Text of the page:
Australia’s foreign policy must no longer be formed by the interests of the US military/intelligence/industrial lobbies or the neuroses of US domestic politics.
In their struggle to come to terms with Trump’s Executive Decisions, repeated lying in public and very often vicious tweets; the depressing mire of Congress and politics generally; and the syndrome of civil horrors – mass shootings, for example – we hear, ever increasingly, the claim by the US commentariat and intelligentsia that “this is not who we are”. The frequency of the use of this claim, and the facts themselves, have rendered it meaningless, or at best wishful thinking.
Decent and sane people abound in the United States and it has contributed in very many positive ways to the construction of the modern world. But these realities are accompanied by now customary behaviours in the political and economic spheres which, because of the prevailing interactions of the notions of liberty and individualism, have caused dreadful inequality and deep harm.
A sequence of events and relationships describing this phenomenon is as follows: excessive greed, leading to growing inequality, leading to a general loss of faith in the system, then to a neo-fascist response, exacerbated by the perceived simultaneous pressure upon the economy by outsiders, migrants.
This sort of sequence was described compellingly by Karl Polyani some 75 years ago. His focus was on the period of World War I and what followed it: the depression and World War II, fascism. He spoke of markets becoming dis-embedded from their societies, resulting in severe dislocations and eventually revolt. He could have been speaking of the GFC of 2008, and of Trump and the other so called populist movements of recent years. It is now clear that those movements know only what they reject, revile. They offer no solutions.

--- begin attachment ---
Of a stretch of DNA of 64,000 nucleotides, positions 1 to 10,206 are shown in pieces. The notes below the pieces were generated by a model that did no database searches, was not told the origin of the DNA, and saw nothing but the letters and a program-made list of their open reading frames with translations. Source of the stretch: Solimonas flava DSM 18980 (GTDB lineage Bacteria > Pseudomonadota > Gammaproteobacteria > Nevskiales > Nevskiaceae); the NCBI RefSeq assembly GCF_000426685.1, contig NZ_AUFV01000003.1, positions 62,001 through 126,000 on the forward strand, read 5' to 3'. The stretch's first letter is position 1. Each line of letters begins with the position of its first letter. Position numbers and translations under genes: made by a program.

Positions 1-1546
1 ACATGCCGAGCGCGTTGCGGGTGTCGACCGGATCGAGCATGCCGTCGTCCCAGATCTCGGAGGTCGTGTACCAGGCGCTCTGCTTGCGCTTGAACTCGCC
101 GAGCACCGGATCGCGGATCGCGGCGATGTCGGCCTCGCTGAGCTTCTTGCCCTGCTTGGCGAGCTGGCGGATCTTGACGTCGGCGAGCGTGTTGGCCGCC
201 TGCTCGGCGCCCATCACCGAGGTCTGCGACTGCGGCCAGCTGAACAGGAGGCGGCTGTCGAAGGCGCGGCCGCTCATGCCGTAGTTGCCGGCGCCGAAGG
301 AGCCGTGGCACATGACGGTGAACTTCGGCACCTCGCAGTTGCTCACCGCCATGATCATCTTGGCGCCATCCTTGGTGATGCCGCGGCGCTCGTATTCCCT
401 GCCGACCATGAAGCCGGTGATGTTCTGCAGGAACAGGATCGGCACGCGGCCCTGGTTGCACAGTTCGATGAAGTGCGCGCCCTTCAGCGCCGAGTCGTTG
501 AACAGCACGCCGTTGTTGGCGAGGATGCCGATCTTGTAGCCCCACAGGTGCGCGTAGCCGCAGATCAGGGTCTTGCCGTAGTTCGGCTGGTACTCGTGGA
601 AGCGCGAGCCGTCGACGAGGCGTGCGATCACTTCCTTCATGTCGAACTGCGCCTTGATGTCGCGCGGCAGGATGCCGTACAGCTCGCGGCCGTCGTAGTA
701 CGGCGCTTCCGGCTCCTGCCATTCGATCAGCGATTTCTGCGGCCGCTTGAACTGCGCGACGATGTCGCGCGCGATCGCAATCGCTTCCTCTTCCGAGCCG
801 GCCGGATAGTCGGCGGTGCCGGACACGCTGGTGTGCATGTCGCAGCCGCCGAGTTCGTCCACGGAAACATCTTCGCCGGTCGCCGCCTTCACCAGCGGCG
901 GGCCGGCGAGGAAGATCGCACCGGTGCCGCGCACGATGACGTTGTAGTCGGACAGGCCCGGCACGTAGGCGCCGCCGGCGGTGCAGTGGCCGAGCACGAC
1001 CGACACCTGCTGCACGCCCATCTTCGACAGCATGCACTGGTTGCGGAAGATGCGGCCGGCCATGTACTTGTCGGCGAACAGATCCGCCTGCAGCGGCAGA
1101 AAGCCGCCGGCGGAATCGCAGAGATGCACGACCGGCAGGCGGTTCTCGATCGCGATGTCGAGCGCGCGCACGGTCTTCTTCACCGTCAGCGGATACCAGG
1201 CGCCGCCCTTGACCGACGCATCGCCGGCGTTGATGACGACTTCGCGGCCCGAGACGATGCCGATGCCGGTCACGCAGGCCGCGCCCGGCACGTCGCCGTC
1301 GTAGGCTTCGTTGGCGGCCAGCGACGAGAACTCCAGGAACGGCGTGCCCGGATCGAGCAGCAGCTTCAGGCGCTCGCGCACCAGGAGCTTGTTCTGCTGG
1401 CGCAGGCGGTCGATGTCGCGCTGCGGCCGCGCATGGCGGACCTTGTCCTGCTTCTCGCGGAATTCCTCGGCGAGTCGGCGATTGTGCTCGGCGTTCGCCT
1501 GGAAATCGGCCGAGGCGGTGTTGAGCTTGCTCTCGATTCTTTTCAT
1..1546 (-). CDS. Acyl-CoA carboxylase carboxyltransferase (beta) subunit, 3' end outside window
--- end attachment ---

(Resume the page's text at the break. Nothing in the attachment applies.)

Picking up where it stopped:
These political, economic and social realities, contrary to the “not who we are” slogan, are exactly what the US has become.
The report furnished to the UN by the Australian human rights lawyer, Professor Philip Alston, in his capacity as UN Special Rapporteur on Extreme Poverty and Human Rights, is extraordinary. His travel and investigations within the US revealed that 41 million people are living in extreme poverty. He said he was astonished by what he found in the richest country in the world. The most salient point of all of this, for us, is the way in which US domestic politics shapes its foreign policy and thus, because of the Alliance and our leaders’ interpretation of it, shapes our own.
Two features of US foreign policy have become central: First, the militarization of US foreign policy, which has led it to be permanently at war, often in a multiplicity of theatres, for the past 50 years, beginning with the commitment of US troops to the ground war in Vietnam; its insistence, particularly since the attack upon it in September 2001, that those who are not absolutely with them are against them. President Bush made this clear immediately after 9/11, and in his “axis of evil” speech delivered to the Congress. This determination to brook no difference in perspective; to reject any careful analysis of the origin of the challenging circumstances they, and all of us, have come to face is, one would like to think, not the Australian way.